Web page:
"Research needed" to develop breast cancer prevention drug
A 'one-stop' drug treatment could one day be developed to prevent breast cancer,
one of Britain's leading researchers has said.
Professor Valerie Beral, who is director of the cancer epidemiology unit at
Oxford University and is funded by Cancer Research UK, said that childbirth
and breastfeeding have been shown beyond doubt to protect against breast cancer.
She has called for more research into ways to mimic the hormones involved and
thereby prevent breast cancer, rather than ploughing the vast majority of research
money into treating the disease once it has already developed.
"We don't know how this happens and nobody is doing research on
it," she claimed. "We should be looking at hormone production during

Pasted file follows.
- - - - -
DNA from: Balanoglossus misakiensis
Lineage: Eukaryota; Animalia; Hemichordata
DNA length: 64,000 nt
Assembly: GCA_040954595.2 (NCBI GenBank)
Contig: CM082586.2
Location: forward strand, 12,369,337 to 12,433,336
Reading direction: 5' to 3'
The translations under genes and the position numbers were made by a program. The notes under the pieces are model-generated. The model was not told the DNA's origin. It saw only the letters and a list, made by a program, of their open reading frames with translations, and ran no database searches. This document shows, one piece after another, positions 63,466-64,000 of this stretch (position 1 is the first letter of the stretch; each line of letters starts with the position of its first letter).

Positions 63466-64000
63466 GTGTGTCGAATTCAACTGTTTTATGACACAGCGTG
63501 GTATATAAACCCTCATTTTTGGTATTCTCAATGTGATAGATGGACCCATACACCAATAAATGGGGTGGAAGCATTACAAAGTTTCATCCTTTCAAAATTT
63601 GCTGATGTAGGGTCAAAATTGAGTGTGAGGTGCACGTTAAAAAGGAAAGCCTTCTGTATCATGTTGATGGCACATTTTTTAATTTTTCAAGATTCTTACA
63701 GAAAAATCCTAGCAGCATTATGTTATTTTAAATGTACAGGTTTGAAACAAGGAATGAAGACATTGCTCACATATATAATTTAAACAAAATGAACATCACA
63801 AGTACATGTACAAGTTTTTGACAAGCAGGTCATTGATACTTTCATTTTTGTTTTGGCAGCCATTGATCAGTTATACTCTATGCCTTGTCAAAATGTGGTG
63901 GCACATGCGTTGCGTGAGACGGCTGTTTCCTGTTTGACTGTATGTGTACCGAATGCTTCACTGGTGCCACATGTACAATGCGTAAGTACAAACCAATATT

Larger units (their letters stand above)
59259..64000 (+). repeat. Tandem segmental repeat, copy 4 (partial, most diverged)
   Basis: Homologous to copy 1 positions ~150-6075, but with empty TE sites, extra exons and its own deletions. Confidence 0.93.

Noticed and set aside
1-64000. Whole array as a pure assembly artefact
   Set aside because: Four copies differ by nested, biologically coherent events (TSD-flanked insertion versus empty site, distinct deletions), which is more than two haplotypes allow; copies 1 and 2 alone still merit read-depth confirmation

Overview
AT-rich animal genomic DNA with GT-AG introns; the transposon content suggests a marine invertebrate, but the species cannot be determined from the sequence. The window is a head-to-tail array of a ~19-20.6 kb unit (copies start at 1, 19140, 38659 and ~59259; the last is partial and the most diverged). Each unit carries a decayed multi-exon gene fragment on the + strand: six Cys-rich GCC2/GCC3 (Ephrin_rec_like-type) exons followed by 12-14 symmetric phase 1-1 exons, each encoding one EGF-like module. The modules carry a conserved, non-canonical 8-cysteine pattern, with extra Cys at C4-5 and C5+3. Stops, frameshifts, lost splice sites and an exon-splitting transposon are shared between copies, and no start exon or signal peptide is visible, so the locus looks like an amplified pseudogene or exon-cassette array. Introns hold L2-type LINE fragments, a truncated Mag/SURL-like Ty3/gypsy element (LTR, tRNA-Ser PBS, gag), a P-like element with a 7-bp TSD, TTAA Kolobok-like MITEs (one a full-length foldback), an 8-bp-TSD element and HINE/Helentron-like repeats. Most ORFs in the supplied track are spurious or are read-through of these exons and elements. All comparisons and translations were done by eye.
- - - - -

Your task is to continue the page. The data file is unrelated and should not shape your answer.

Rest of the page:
late pregnancy and lactation."
The professor believes that an interesting direction for future research could
involve a hormone called prolactin.
She told the Guardian:
"The one hormone that has to do with breast changes doesn't appear
until late pregnancy. It goes up exponentially. It produces the changes in
the breast that make for lactation. Why isn't anyone looking at it?"
Professor Beral revealed that fewer than a dozen scientists are currently following
this avenue of research.
Speaking at the National Cancer Research Institute's annual conference, she
"It is not well-funded. It is not mainstream research. Why isn't
it a priority of the cancer community?"
The professor backed up her stance by noting that research into preventing
disease has already proved its worth in the case of cervical cancer, where research
has led to a vaccine which could prevent many cases of the disease.